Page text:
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Poetry Canadian

Failure to Thrive

by (author) Suzannah Showler

ECW Press
Initial publish date
Apr 2014
Canadian, General, Women Authors
  • eBook

    Publish Date
    Apr 2014
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  • Paperback / softback

    Publish Date
    Apr 2014
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Poetry of ambivalence, humour, and doubt that belies a kind of optimism

Dumpster fires outside discount stores and rotting whale carcasses; optical illusions and memento mori—all “coming to you direct, / by way of this Rube Goldberg machine.” Failure to Thrive zigzags through excess, taking in the big picture through the lens of a pinhole camera. These poems ask us to lean into our senses, to “spend time loitering, slipping coins into attention’s slots, / anticipating the next big pay-off.”

Hip and cerebral, this witty collection is as quick to make fun of itself as it is to turn its humour outward, where false historians have free rein, answers come in the form of questions, and the apocalypse seems like a good time to knit a sweater. Suzannah Showler’s debut shows us how a failing world can be the site of aesthetic renewal rather than decline.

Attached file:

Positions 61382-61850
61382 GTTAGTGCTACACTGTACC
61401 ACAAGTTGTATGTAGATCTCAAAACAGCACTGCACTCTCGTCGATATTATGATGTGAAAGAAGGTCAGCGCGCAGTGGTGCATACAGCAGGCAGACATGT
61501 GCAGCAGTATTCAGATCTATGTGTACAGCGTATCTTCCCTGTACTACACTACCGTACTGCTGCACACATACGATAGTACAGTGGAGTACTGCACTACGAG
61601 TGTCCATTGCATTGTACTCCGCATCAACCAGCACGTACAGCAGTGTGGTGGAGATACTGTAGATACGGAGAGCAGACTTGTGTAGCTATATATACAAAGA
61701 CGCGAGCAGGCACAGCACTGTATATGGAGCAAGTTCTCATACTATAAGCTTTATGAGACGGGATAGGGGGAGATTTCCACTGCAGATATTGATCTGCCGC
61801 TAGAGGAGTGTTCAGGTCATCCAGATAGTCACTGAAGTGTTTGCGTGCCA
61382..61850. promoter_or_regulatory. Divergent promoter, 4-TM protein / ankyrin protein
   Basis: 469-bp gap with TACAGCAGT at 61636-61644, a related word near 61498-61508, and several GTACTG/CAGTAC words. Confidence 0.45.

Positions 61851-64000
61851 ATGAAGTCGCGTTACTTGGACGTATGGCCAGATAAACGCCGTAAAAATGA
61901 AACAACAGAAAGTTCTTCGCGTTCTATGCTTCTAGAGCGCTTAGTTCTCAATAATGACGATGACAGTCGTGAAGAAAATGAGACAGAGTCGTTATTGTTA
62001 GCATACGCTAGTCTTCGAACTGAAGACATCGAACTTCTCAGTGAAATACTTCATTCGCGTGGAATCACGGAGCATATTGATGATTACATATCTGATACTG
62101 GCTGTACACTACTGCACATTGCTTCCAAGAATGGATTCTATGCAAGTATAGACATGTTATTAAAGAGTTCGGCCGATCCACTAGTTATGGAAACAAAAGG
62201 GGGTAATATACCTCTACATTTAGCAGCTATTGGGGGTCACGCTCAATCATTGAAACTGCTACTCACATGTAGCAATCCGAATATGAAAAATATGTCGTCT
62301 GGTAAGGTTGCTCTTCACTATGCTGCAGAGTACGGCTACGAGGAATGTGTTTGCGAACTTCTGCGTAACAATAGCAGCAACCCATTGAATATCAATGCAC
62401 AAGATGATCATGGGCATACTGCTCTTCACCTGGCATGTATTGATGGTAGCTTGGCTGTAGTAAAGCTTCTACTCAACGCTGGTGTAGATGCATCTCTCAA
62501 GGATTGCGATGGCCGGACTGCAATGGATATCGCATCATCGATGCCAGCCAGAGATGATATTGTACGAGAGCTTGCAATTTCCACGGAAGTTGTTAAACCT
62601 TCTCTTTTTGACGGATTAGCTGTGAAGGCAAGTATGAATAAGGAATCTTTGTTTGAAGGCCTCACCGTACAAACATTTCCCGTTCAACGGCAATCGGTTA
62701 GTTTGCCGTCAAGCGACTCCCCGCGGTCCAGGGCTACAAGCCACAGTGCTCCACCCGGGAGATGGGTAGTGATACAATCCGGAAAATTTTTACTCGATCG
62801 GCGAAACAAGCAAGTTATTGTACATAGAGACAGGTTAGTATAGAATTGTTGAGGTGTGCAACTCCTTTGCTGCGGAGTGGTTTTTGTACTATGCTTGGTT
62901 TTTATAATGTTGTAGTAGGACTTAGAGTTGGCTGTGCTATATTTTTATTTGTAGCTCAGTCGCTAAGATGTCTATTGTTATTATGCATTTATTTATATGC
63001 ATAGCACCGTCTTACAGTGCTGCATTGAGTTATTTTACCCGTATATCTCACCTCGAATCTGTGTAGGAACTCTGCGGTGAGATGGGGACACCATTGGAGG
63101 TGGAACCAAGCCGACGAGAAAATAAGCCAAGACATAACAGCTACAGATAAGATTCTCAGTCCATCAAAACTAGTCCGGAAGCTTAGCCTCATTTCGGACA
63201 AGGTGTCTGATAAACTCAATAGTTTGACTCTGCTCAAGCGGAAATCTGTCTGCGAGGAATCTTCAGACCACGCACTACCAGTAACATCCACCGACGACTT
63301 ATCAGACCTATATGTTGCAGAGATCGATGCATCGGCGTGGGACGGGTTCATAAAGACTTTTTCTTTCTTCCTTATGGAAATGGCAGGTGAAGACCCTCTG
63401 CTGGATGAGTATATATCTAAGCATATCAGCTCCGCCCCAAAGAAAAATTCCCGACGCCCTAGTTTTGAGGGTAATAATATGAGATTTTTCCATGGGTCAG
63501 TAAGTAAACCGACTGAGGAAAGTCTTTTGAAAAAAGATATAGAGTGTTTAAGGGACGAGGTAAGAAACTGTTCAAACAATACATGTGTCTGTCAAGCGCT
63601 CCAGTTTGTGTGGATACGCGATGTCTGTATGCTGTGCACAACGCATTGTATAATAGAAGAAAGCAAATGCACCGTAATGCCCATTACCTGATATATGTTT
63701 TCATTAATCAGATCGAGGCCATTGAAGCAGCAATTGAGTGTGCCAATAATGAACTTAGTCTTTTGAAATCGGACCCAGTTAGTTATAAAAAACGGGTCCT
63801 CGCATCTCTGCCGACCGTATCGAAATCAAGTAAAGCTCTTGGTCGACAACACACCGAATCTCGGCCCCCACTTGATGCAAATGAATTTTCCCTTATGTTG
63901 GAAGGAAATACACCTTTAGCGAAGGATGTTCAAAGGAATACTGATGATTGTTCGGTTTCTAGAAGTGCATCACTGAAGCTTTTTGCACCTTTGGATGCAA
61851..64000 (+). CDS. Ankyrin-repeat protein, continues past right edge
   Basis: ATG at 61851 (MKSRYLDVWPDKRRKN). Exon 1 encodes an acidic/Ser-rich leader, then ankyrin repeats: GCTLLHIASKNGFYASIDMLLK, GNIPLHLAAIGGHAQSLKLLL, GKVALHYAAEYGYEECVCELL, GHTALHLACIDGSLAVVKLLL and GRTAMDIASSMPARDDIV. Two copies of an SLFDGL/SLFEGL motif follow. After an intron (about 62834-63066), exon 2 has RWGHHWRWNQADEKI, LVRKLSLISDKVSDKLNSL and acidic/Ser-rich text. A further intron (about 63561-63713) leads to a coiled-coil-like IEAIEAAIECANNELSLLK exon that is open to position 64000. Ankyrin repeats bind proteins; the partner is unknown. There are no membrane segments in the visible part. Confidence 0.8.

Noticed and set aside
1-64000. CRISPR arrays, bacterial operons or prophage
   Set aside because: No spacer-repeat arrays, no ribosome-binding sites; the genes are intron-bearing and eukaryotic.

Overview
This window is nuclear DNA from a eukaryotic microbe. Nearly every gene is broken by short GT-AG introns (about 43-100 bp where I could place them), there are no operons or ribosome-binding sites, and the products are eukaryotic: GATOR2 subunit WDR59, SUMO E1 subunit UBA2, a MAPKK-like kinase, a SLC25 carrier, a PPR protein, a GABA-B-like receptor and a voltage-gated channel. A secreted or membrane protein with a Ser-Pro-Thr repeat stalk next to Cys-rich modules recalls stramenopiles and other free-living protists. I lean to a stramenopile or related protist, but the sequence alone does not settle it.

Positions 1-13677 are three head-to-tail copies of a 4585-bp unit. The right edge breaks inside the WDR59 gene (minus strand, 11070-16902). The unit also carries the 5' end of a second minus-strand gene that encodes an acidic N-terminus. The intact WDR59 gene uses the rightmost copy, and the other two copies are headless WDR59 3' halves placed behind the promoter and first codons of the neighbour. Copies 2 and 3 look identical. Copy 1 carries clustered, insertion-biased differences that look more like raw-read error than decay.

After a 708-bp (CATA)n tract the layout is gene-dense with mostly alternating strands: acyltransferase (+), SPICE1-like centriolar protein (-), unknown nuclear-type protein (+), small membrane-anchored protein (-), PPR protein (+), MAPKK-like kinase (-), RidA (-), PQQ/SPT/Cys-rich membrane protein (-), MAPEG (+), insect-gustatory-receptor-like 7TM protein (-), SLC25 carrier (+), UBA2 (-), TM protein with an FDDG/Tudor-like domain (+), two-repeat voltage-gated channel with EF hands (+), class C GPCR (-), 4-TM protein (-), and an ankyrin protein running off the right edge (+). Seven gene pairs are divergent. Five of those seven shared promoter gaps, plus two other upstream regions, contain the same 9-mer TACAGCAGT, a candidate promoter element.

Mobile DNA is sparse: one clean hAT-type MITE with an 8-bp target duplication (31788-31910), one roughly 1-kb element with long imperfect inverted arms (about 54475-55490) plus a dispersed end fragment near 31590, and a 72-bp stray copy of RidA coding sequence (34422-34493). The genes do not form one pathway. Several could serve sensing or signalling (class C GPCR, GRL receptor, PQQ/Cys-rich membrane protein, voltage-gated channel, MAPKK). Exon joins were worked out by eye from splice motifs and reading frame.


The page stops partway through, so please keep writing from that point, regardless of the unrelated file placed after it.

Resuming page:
About the author

Suzannah Showler holds an MA in Creative Writing from the University of Toronto. Her writing has appeared in The Walrus, Hazlitt, and The Puritan.

Suzannah Showler's profile page

Editorial Reviews


“Cerebral but musical, the thinking lateral but still propulsive, Showler’s debut finds her skepticism field tested without turning into cynicism” — National Post

"Tight, poignant and accessible." — Maisonneuve

"Failure to Thrive is very much a product of its time: the poems are filled with references to chain letters, Craigslist ads, Jeopardy questions, the Google Street View Car, Scratch and Sniff stickers, Magic Eye, Etch A Sketches, and other pop culture ephemera. For those of us who grew up in the nineties, this mélange will strike a particular chord." — GUTS Magazine

"Susannah Showler’s Failure to Thrive is a flippant rejoinder to the myriad pressures on quote-unquote millennials — Showler’s brainy debut calls out the precariousness of this time above others." — National Post


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